2.5.11
1920 to 1931
   

 1921. The new Czechoslovak Republic recognises Roma as a separate "nationality." This legislation is later repealed.

1922. In Baden, requirements are introduced that all Roma and Sinti be photographed and fingerprinted, and have documents completed on them.

1923. In Bulgaria, the Romani journal Istiqbal (Future) commences publication.

1924. In Slovakia, a group of Roma are tried for cannibalism.  They are found innocent.

1925. The Soviet Romani Writers' Association in the Soviet Union is founded, then suppressed.

A conference is held on the Gypsy question, at which Bavaria proposes a law to compulsorily settle Roma and Sinti, and to incarcerate those not regularly employed (referred to as arbeitscheu or "work shy") to work camps for up to two years, for reasons of "public security." This applies equally to settled and non-settled Roma.

1926. The Swiss Pro Juventute Foundation begins, "in keeping with the theories of eugenics and progress," to take children away from Roma without their consent, to change their names, and to put them into foster homes. This program continues until 1973, and is not brought to light until the 1980s. Switzerland has apologized to the Roma, but adamantly refuses to allow them access to the records which will help them locate the children taken from them.

On July 16th, The Bavarian "Law for Combatting Gypsies, Vagabonds and Idlers" proposed at the 1925 conference is passed. It is justified in the legislative assembly thus: "[Gypsies] are by nature opposed to all work, and find it especially difficult to tolerate any restriction of their nomadic life; nothing, therefore, hits them harder than loss of liberty, coupled with forced labor." The law requires the registration of all Roma and Sinti, settled or not, with the police, registry office and unemployment agency in each district. Bavarian State Counselor Hermann Reich praises "the enactment of the Gypsy law. . . This law gives the police the legal hold it needs for thorough-going action against this constant danger to the security of the nation."

1927. Steve Kaslov founds the Roma Red Dress Association in the United States; Kaslov meets with President Franklin Roosevelt for support of Romani rights.

In Czechoslovakia, law no.117 prohibits Romani nomadism and bars nomads from "leading the life of Gypsies." Roma identity cards are introduced for. Children under fourteen may be taken from their families and placed in children's homes or with respectable families.

R. L. Turner proves that the phonetics of the Romani language had earlier been linked with the central group of Hindi languages in India.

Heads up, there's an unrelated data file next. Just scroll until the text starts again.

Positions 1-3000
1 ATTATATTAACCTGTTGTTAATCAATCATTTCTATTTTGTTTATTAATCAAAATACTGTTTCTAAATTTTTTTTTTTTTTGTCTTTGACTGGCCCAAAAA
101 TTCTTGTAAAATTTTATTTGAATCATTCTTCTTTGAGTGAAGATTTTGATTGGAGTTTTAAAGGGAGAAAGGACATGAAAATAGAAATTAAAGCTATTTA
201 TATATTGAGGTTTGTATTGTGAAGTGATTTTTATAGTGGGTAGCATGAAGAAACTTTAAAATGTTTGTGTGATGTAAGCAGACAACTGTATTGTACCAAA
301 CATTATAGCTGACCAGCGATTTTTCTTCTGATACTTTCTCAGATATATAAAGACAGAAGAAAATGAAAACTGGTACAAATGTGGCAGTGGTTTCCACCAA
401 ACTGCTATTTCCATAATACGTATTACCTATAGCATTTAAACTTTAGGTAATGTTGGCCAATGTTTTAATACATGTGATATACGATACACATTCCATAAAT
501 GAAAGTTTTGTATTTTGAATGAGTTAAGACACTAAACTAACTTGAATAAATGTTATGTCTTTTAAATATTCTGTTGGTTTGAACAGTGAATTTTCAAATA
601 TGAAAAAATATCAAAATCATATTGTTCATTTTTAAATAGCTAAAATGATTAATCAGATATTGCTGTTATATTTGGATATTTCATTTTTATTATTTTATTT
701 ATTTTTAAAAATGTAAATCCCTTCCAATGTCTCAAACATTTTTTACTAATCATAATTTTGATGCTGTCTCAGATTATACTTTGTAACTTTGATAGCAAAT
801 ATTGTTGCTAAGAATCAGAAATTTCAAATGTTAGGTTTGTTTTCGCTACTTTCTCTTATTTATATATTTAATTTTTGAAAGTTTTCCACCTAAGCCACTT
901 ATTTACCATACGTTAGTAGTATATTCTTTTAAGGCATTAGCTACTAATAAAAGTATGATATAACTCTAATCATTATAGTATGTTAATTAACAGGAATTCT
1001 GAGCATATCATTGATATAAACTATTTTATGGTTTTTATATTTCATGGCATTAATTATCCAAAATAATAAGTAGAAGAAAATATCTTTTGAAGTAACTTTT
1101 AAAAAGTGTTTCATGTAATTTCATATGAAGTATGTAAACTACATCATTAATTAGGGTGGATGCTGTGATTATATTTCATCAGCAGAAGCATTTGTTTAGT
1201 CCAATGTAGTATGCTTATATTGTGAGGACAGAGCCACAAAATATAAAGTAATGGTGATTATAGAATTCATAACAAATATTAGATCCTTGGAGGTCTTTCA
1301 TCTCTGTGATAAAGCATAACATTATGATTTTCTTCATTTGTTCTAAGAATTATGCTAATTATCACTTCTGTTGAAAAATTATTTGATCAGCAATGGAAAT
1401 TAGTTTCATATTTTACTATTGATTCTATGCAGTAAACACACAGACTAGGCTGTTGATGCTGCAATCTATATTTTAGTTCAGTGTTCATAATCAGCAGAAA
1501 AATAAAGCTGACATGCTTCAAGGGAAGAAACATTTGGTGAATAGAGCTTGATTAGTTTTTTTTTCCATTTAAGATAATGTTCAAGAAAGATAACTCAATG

On November 3rd, a Prussian ministerial decree is issued requiring all Roma to be registered through documentation "in the same manner as individuals being sought by means of wanted posters, witnesses, photographs and fingerprints." Infants are to be fingerprinted, and those over the age of six to carry identity cards bearing their photograph as well. Between November 23rd and 26th, armed raids are carried out by the police on Roma communities throughout Prussia to enforce the decree of November 3rd. Eight thousand are processed as a result.

Bavaria institutes a law forbidding Roma and Sinti to travel in family groups, or to own firearms. Those over sixteen are liable for inprisonment in work camps, while those without proof of Bavarian birth are expelled from Bavaria.

The journal Romani Zorya (Romani Dawn) is founded in Russia and starts publication in 1929.

1928. In Bavaria, an ordinance is approved placing Sinti and Roma under permanent police surveillance. In May, the same law is reissued and reaffirmed. The act is in direct violation of the provisions of the Weimar Constitution.

Professor Hans F. Günther writes that "it was the Gypsies who introduced foreign blood into Europe."

1929. On April 3rd, resulting from the law of 1926, the jurisdiction of the Munich office is extended to include the whole of Germany; the German Criminal Police Commission renames it The Central Office for the Fight Against the Gypsies in Germany. On April 16th and 17th, police departments everywhere are told to send fingerprints and other data on Roma both to this office and to the International Criminology Bureau (Interpol) headquarters in Vienna. Working closely together, they enforce restrictions on travel for Roma without documents, and impose up to two years' detention in "rehabilitation camps" on Roma sixteen years and older.

In the USSR, Nikolai Pankov's book Buti I Dzinaiben (Work and Knowledge) is published.

 

1930. Michael Kwiek II succeeds his father Gregory as "King of the Gypsies" in Poland and is recognized as such by the Polish government.

In the USSR, the first issue of Nevo Drom (New Way) is published.

The Norwegian journalist Scharfenberg recommends that all Roma be sterilized.

1931. The Moscow Gypsy Theatre (Theatre Romen) is started as a Soviet experiment; it still exists today.